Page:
In a response to al Qaeda emir Ayman al Zawahiri’s latest attempt at reconciliation with the Islamic State of Iraq and the Sham, ISIS spokesman Abu Muhammad al Adnani made a startling admission: Al Qaeda has ordered its fighters and branches to refrain from attacking the Iranian state in order to preserve the terror group’s network in the country. This is what Adnani had to say [the translation of Adnani’s statement was obtained by The Long War Journal]:
The ISIS has kept abiding by the advices and directives of the sheikhs and figures of jihad. This is why the ISIS has not attacked the Rawafid [rejectionists, a term used to describe Shia Muslims] in Iran since its establishment. It has left the Rawafid safe in Iran, held back the outrage of its soldiers, despite its ability, then, to turn Iran into bloodbaths. It has kept its anger all these years and endured accusations of collaboration with its worst enemy, Iran, for refraining from targeting it, leaving the Rawafid there to live in safety, acting upon the orders of al Qaeda to safeguard its interests and supply lines in Iran.
Yes, it [the ISIS] has held back the outrage of its soldiers and its own anger for years to maintain the unity of the mujahideen in opinion and action.
Let history record that Iran owes al Qaeda invaluably.
Toward the end of the lengthy statement, Adnani reiterates that the ISIS “complied” and didn’t attack Iran:
We [the ISIS] complied with your request not to target them outside Iraq, in Iran and elsewhere.
While analysts often cite the tired cliche that Sunni al Qaeda couldn’t possibly cooperate with Shia Iran, we’ve documented al Qaeda’s relationship with Iran for years. And although Adnani didn’t explicitly state that al Qaeda had a deal with Iran “to safeguard its interests and supply lines,” the US government has said it has evidence of such an agreement. The US Treasury Department noted in the July 2011 designation of six al Qaeda operatives who were based in Iran that the Iranian government had a “secret deal with al Qaeda allowing it to funnel funds and operatives through its territory.”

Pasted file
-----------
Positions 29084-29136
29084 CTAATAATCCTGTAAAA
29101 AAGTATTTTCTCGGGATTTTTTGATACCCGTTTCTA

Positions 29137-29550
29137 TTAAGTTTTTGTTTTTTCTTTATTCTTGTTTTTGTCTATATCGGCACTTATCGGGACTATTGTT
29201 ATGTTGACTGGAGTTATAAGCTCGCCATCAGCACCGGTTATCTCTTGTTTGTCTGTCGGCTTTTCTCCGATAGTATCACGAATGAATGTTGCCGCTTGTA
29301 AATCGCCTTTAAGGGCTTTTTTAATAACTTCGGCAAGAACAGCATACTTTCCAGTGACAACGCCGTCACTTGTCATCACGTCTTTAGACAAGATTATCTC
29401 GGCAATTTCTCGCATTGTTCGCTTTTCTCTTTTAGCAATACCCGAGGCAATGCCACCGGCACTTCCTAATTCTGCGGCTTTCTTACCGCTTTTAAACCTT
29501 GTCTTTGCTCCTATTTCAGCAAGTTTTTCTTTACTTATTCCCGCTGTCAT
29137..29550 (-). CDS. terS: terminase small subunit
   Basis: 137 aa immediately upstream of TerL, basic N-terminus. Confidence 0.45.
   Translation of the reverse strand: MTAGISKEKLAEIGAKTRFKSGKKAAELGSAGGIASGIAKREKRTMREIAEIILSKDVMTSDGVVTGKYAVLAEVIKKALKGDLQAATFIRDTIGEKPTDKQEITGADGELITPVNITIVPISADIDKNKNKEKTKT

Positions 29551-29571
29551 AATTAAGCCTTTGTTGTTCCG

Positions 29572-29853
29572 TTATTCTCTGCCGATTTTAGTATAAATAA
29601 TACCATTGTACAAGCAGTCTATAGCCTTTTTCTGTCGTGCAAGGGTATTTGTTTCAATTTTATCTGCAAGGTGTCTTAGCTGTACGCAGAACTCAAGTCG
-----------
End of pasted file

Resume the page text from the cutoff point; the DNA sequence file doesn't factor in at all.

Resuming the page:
That same designation declared that Iran is “a critical transit point for funding to support al Qaeda’s activities in Afghanistan and Pakistan.”
Other links between Iran and al Qaeda have been also disclosed by the US government. In June 2012, Treasury designated the Iranian Ministry of Intelligence and Security “for its support to terrorist groups, including al Qaeda, al Qaeda in Iraq, Hezbollah and HAMAS, again exposing the extent of Iran’s sponsorship of terrorism as a matter of Iranian state policy.”
The US government has designated al Qaeda operatives who operate inside Iran such as Mustafa Hamid, the father-in-law of top al Qaeda operative Saif al Adel; Saad bin Laden, one of Osama’s sons; and Yasin al Suri, the head of al Qaeda’s operations in Iran.
And that is just scratching the surface.
So, if you’ve paid attention to al Qaeda’s network in Iran, and Iran’s support of Sunni jihadist groups in the region, Adnani’s statement should come as no surprise. It is merely confirmation of what you already knew.
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